Pole Buildings are anchored to the posts going into the ground, so their integrity is vital to the life of your barn. Instead of a solid block post, we only use laminated posts. Each post is made from layers of 2X6 (or 2x8) lumber which is finger-jointed, glued, pressed, then screwed together. We set our posts 4' deep. You can learn more in an article from Construction Magazine why "glue-lams" are better for building.
Where it counts, we use special GRK Fasteners. These 4" beastly screws hold your trusses to the support beams. The rest of your barn is constructed with 3 1/2" coated deck screws, and of course the metal is attached with color matching woodbinding screws with rubber grommets to prevent any leaking. Studies show that screws have a longer lasting ability to hold components together.
Just like any other field of life, did you know lumber comes in various grades? Our trusses are built with top tier lumber. These grades determine strength and straightness. All Bower and Sons buildings are built with 4’ on center truss spacing. We will decrease the space to 2’ on center if you plan to hang drywall from the ceiling. Make sure to compare quotes accurately, as many builders will space trusses out to 6’ or 8’ apart.
We build our barns with two"truss carriers" made from 2x12 lumber. These are then attached to each other with"rafter ties" which are 2x6 blocks mounted in-between the headers. Each truss is additionally connected with hurricane straps attaching the truss to one of the 2x12's beneath it.
We use 29 gauge metal and partner with Qualiform Metals out of Shiloh, Ohio. They’re confident in their product and currently offer a 40-year warranty. They are also working to become the first company to offer a 50-year warranty on color fading. Did you know your insurance company may lower your rate for a metal roof, and they deflect the sun’s rays more than shingles, offering a bit more efficiency.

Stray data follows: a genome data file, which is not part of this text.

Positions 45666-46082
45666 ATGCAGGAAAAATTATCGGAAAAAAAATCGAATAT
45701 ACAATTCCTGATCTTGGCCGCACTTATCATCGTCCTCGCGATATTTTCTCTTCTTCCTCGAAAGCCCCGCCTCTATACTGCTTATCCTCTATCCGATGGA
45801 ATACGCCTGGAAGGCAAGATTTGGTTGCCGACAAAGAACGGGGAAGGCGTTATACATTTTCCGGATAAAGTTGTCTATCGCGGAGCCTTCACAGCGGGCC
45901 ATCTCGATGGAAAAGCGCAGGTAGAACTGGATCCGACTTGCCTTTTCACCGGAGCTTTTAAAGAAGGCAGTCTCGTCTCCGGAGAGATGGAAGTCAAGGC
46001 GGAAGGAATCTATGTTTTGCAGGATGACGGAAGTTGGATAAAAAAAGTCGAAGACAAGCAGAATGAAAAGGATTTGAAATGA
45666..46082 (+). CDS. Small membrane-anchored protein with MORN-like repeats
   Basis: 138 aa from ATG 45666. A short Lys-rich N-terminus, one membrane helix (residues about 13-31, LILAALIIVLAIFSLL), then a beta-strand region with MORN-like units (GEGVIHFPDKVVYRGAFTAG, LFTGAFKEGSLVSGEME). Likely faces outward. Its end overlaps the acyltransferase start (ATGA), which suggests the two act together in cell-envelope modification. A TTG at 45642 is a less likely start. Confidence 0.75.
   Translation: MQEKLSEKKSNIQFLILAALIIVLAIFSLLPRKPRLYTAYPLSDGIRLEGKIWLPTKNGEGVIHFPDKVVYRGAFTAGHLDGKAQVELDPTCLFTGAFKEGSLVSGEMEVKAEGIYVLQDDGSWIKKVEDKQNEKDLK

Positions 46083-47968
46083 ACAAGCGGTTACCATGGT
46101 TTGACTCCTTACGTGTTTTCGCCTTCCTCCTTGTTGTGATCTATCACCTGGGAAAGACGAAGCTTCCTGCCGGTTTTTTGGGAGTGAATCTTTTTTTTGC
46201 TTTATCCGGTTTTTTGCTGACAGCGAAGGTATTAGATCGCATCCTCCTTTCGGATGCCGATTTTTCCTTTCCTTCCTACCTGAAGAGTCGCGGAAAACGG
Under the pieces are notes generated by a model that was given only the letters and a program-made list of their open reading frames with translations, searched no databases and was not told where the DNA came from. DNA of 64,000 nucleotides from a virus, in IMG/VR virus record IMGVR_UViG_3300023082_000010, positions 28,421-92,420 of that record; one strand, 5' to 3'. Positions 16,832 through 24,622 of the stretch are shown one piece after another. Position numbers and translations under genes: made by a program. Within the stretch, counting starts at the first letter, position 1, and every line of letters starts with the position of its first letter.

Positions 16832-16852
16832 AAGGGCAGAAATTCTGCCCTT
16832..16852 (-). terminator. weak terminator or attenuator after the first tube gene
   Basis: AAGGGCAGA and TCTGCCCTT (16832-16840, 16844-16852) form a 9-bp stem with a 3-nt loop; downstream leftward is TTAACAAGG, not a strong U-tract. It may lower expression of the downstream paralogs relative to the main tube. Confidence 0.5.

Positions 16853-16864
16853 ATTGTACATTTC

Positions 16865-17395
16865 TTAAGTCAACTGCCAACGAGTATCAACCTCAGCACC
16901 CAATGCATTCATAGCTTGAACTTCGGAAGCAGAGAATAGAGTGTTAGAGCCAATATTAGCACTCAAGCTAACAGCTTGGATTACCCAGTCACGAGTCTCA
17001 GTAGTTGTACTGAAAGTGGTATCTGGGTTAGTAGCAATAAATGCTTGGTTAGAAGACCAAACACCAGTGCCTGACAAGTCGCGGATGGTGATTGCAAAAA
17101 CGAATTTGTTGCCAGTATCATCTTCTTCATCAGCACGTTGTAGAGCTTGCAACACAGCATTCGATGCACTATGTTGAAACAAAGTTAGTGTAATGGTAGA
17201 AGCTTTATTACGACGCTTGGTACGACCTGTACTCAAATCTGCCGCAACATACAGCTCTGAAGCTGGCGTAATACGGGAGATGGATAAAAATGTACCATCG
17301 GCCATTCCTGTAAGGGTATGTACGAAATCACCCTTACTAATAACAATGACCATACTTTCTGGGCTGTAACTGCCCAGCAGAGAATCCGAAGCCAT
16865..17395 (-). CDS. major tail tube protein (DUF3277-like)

Even those who live outside of the Mid-West or Pennsylvania, where most of our American Amish and Mennonite families are found, all know about the folk-lore of the “Amish barn raising”. The time when multiple families and multiple generations come together for a colossal project. Sure, other guys can build a barn, but for these men, it’s in their blood.
We believe in building a well-constructed barn. Not all barns are built the same and we encourage all customers to learn the basics of how barns are built and what type of products are being used in your building. We choose to make standard several practices that are above the requirements for the majority of our counties. These are slight enhancements which make for a better building and help our customers rest assured that they get a quality product backed by a company that guarentees the integrity and longevity of thier building.
Most barn floors are poured with a 4" thick "floating slab". We typically use a six-bag mix with 4000psi concrete embedded with 1/2" rebar, instead of wire mesh. Rebar offers greater support within the concrete and our preference is to offer a better engineered product. This video shows a pouring for a 7" thick floor over top of a radiant floor heat system with a large center drain installed.
We work with several professional insulators. On a project in Ohio, we spoke with an insulator who specializes with spray foam. This interview will help give details of "closed-cell" spray foam insulation and how the process works. We offer various types of insulation based on your preference and budget. We do believe that any insulation is better than no insulation.
Not all barns need to be built with a "post-frame" design. For smaller "stick-frame" builds we can help get your foundation poured and then frame on-top. This method of building keeps all your wood away from the ground. We also do formed concrete walls instead of "trench-footers" when we stud-frame larger buildings.
This video is a 5 minute time-lapse highlighting the foundation work for a smaller garage with 2x4 studs and OSB walls and vinyl siding.